On April 16, 1919, the residents at Queens Hotel, a beach-front hotel in Hastings, on the Sussex coast in England, awoke to the most amazing sight. No longer was there just a pebble beach and the waves rolling in, but also a most original beach ornament – a German U-Boat.
There firmly aground on the pebbles was the German U-boat SM U-118. The Imperial German Navy was served by 329 U-boats during WW I and this one, commanded by Herbert Strohwasser, undertook only one patrol, sinking two ships before she was surrendered on February 23, 1919, as part of the general surrender of the Imperial Navy at the end of the war. She had been constructed in the Vulcan Boatyards and was launched on January 23, 1918.
She displaced 1,164 tons when on the surface and 1,512 tons when submerged. She measured 267 feet long and was 24.3 feet at her beam. She carried two diesel motors which produced 1,200 hp on the surface, and underwater she was powered by two electric motors, together producing 600 hp.
At the end of the war, she was designated to be transferred to France to be cut up for scrap and was being towed through the English Channel towards Scapa Flow when she was caught in a storm, and the towing hawser snapped. At 12:45 am, wind and waves deposited U-118 onto the beach in front of the Queens Hotel, bringing the war closer than any of the inhabitants would have liked.
Once the inhabitants of this historic little town got over their shock, the U-boat became an instant tourist attraction, bringing in thousands of people from all over the country. The Navy tried to refloat the submarine using three tractors, but this was not successful.
Then a French destroyer attempted to break it up by shelling it. This was quickly stopped due the proximity of the hotel and other buildings in the town – perhaps the residents of Hastings thought the Normans intended to invade once more!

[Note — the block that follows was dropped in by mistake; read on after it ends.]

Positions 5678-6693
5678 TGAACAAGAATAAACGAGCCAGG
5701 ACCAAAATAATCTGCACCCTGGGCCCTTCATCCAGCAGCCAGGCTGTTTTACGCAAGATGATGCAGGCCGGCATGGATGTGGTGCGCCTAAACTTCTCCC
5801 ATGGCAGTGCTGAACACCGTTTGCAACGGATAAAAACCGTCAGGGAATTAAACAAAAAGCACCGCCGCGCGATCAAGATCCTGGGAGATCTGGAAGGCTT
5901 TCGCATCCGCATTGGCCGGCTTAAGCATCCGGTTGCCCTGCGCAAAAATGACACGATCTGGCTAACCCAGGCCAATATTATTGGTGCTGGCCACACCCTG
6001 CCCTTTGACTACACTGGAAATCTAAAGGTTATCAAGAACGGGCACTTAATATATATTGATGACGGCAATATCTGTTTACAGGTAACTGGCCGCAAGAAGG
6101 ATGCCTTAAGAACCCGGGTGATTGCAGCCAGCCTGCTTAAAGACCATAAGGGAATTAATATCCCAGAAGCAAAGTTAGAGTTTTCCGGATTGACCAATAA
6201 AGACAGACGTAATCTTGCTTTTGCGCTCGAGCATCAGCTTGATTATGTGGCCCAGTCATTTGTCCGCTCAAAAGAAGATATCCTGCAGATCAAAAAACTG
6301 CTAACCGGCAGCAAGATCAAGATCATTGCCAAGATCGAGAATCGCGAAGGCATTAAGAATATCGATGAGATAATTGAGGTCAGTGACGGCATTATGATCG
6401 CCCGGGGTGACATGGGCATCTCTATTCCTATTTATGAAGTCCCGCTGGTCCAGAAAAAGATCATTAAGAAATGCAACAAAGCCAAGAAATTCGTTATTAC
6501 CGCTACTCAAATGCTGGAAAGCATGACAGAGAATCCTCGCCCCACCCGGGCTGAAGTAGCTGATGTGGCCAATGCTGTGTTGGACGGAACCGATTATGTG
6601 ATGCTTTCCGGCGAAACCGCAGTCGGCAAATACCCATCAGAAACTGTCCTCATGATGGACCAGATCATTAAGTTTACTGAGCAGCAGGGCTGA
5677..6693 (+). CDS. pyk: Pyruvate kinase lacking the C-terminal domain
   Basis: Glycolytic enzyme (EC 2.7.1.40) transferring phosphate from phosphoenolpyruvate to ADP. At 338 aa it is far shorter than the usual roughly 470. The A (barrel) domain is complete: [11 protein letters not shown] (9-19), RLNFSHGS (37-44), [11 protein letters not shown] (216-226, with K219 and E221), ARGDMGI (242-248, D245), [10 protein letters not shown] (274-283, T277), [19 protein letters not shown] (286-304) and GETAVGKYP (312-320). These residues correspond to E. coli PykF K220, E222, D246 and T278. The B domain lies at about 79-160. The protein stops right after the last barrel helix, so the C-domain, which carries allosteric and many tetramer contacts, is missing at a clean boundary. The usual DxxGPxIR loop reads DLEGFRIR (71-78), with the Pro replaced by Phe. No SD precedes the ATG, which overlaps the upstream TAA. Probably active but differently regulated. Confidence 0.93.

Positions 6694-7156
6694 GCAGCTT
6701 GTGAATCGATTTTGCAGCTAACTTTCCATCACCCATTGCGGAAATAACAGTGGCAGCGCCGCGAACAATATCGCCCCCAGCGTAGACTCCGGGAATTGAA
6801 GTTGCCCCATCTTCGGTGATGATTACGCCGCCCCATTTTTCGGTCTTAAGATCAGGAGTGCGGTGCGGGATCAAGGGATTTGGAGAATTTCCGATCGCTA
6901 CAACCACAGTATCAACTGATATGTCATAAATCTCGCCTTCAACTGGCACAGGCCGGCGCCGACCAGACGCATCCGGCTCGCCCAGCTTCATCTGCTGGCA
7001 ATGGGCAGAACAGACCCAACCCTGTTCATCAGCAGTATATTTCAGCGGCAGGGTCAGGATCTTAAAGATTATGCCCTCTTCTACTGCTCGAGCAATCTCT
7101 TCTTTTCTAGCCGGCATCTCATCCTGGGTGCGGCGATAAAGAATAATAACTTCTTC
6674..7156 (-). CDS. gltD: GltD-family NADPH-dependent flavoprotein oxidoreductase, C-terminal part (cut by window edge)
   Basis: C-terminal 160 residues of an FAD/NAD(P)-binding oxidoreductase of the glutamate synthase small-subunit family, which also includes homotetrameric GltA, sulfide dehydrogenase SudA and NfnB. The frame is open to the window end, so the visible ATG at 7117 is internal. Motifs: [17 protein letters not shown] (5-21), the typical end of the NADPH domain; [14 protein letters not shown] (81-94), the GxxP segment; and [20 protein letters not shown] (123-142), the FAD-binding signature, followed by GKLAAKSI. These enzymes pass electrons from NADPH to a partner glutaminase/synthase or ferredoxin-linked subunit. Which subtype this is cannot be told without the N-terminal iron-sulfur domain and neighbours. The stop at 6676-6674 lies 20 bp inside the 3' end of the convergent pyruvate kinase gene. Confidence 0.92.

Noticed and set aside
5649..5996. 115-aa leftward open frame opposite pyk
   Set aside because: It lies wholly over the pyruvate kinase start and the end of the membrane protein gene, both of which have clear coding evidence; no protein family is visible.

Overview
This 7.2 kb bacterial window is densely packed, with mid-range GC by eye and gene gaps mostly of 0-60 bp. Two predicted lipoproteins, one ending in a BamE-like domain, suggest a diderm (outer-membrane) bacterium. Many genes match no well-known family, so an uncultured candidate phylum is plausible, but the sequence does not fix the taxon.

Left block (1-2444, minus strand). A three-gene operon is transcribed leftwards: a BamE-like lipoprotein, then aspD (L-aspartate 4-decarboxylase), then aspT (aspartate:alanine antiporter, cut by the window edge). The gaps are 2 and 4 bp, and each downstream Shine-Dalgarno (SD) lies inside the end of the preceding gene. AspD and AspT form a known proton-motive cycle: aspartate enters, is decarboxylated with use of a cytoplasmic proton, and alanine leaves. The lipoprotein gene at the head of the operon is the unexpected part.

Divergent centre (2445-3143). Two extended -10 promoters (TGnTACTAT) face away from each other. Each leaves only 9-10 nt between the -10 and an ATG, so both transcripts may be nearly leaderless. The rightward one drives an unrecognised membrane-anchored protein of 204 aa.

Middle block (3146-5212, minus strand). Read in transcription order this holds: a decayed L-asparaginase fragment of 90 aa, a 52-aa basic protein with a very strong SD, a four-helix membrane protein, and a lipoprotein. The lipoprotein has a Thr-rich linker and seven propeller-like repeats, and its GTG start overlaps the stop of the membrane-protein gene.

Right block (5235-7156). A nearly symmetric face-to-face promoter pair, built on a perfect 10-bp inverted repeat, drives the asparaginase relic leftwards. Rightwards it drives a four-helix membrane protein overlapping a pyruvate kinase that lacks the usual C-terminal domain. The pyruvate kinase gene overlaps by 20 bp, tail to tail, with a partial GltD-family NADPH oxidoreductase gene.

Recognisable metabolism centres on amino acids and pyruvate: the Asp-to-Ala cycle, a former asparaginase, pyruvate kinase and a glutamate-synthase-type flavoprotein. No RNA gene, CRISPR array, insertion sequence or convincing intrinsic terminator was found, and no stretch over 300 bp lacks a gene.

Not allowing a money-making opportunity to pass by, the town clerk started to charge a small fee for people to walk on the deck. This money went towards the Mayor’s Fund, to be used later in the year to welcome home the troops.
Two enterprising members of the Coast Guard charged to take people inside the sub, but when the guardsmen fell ill this practice was stopped – they eventually died from inhaling poisonous chlorine gas that was being emitted by the batteries.
Soon the residents became fed up, as children took great delight in throwing pebbles at the hull – being practically empty, it made the most satisfying clanging sound. They pressured the authorities to remove the hulk, and it was slowly cut up and removed piece by piece, with many a piece finding its way into local homes as souvenirs.
The ship’s gun was donated to the town and mounted, but it was eventually covered with shingle by wave action. When it reappeared in 1921, it was scrapped despite calls for it to be mounted as a permanent reminder of this momentous event.
This purpose-built killing machine took part in trying to block English trade routes during WW I. The Royal Navy was superior in size and capability, and could operate globally, which was not the case with the German navy.
So the U-boats fulfilled a pivotal role in preventing supplies, both food, and munitions, from reaching English shores. The U-boats sank some 5,000 ships and killed a similar number of men during the First World War.
During the campaign, 217 U-Boats were lost to various causes, ending up on the bottom of the sea or, in this case, on the beach.